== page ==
DAESH Islamic State militants swept into the desert city of Palmyra in central Syria on Wednesday, and by evening were in control of it, residents and Syrian state news media said.
The sad victory over this city which Hadrian and Antinous visited in its heyday gives DAESH another strategically important prize after the group devastated art treasures at Nimrud, Hatra and Nineveh in recent weeks.
PALMYRA, with its grand complex of 2,000-year-old colonnades and tombs, is one of the world’s most magnificent remnants of antiquity.
In the 3rd Century AD, Palmyra was so prosperous, that its queen Zenobia launched a revolt against Rome. She conquered Egypt before being defeated and taken as a hostage to Rome by Emperor Aurelian.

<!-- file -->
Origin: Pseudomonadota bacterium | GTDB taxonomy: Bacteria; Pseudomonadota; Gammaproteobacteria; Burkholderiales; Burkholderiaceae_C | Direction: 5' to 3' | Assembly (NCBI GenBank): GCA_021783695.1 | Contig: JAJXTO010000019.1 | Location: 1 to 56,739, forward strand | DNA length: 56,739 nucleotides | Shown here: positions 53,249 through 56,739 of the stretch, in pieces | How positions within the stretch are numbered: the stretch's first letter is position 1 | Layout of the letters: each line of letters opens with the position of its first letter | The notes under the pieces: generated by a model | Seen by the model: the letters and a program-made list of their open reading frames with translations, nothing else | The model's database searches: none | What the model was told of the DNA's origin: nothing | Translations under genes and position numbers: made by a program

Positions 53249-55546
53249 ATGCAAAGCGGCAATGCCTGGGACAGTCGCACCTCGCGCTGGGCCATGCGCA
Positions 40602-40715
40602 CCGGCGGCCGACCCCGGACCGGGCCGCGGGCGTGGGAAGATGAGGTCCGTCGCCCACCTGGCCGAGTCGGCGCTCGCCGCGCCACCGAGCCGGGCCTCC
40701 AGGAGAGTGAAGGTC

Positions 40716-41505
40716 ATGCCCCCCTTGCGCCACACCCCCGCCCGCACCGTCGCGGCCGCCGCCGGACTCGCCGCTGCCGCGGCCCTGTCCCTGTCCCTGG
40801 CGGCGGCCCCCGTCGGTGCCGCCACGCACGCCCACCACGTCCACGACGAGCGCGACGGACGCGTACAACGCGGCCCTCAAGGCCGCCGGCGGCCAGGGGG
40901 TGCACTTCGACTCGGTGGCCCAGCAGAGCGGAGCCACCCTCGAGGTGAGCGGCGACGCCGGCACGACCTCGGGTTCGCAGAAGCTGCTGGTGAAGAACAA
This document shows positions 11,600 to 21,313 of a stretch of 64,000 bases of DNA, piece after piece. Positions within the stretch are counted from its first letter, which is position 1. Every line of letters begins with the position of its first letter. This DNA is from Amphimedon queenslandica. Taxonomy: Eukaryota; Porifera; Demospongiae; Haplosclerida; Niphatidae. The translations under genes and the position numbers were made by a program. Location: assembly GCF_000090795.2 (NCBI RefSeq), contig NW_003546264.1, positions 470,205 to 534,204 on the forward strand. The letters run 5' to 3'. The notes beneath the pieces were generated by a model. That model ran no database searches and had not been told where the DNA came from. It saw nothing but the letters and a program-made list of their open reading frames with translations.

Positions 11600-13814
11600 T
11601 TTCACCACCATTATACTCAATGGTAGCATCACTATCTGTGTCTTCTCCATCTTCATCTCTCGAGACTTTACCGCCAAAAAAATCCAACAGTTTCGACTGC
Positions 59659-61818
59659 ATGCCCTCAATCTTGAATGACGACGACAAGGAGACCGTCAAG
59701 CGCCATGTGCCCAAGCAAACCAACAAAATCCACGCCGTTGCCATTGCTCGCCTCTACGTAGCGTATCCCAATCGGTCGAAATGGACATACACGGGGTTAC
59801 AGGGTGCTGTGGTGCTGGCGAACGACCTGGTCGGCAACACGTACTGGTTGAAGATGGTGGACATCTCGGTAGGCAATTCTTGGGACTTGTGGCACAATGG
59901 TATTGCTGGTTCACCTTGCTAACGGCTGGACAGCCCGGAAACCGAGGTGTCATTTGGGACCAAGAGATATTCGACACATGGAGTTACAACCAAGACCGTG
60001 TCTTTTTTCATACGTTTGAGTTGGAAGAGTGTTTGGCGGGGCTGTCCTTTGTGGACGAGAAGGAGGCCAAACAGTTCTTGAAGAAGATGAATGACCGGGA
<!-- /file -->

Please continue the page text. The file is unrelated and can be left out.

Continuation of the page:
But for the fighters on the ground, the city of 50,000 people is significant because it sits among gas fields and astride a network of roads across the country’s central desert.
Palmyra’s vast unexcavated antiquities could also provide significant revenue through illegal trafficking.
Control of Palmyra gives the Islamic State command of roads leading from its strongholds in eastern Syria to Damascus and the other major cities of the populated west, as well as new links to western Iraq, the other half of its self-declared caliphate.
As they have swept across Syria and Iraq, Islamic State fighters havedestroyed or damaged numerous ancient sites and sculptures, condemning them as idolatry in slickly produced recruitment films, even as they pillage and sell off more portable items to finance their activities.
That has raised fears both locally and internationally that Palmyra, a United Nations world heritage site, could also suffer irrevocable damage.